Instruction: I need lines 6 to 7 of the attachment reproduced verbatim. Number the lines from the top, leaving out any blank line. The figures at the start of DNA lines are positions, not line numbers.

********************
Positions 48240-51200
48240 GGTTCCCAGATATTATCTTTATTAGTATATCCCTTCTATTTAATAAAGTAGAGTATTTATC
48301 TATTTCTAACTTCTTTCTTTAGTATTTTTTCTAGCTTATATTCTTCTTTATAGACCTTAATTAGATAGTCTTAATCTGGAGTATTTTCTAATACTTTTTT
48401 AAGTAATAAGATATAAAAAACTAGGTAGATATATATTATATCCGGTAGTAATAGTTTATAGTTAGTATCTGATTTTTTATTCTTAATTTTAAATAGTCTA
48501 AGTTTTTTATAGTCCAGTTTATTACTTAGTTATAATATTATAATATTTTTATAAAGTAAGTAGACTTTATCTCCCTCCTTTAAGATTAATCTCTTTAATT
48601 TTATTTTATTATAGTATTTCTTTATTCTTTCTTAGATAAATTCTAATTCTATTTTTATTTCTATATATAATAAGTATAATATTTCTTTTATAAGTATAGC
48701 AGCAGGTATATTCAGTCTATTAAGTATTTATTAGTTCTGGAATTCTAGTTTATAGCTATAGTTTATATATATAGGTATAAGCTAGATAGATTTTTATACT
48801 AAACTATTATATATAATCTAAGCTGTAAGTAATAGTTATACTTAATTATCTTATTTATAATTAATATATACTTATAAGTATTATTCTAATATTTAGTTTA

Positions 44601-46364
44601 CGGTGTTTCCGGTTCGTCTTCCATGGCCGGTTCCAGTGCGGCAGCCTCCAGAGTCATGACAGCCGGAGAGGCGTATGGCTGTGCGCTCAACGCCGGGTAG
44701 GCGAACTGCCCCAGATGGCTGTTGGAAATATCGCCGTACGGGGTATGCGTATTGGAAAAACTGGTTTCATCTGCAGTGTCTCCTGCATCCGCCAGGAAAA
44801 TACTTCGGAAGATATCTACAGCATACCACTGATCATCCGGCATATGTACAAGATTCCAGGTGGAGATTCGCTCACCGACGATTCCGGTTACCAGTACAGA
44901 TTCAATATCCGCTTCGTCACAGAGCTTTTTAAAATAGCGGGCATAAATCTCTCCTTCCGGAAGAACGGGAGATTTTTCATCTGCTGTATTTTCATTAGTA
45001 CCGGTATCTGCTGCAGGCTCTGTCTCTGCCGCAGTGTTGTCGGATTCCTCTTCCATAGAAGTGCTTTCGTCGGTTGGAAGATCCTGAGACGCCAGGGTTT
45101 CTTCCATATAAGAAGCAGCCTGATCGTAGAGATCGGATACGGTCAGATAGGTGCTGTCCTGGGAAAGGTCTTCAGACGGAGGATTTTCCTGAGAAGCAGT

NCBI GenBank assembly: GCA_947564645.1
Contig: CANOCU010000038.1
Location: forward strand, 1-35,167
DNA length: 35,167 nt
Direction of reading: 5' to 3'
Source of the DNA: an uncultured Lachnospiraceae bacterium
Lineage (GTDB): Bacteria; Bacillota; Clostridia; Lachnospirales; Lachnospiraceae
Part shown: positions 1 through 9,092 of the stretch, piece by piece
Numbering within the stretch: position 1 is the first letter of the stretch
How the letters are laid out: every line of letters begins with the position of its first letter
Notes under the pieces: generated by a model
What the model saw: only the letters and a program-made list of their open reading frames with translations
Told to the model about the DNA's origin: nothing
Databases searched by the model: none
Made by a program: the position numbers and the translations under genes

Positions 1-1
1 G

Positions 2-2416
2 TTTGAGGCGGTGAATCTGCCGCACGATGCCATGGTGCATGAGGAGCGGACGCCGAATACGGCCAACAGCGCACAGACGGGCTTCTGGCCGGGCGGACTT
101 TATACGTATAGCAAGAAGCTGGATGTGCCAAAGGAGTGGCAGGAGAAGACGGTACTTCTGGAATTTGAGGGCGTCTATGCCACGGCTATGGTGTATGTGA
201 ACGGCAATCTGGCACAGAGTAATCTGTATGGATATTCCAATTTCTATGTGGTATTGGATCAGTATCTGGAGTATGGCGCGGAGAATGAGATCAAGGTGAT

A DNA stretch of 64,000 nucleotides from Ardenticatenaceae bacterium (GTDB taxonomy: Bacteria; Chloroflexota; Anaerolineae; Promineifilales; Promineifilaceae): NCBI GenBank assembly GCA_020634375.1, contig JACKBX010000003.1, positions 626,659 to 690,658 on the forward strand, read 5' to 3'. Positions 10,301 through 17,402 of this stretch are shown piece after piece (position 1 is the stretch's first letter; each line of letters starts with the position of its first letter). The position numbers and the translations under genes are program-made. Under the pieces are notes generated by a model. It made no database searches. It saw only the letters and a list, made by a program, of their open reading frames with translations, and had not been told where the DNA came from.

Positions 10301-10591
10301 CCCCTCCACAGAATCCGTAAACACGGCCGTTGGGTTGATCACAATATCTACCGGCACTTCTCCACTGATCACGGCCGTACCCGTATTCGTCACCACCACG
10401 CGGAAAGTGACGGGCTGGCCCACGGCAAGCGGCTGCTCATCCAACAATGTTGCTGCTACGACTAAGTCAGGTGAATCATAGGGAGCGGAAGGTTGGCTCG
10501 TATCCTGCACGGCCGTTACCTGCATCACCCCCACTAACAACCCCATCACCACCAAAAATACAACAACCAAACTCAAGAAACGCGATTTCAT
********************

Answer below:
48601 TTATTTTATTATAGTATTTCTTTATTCTTTCTTAGATAAATTCTAATTCTATTTTTATTTCTATATATAATAAGTATAATATTTCTTTTATAAGTATAGC
48701 AGCAGGTATATTCAGTCTATTAAGTATTTATTAGTTCTGGAATTCTAGTTTATAGCTATAGTTTATATATATAGGTATAAGCTAGATAGATTTTTATACT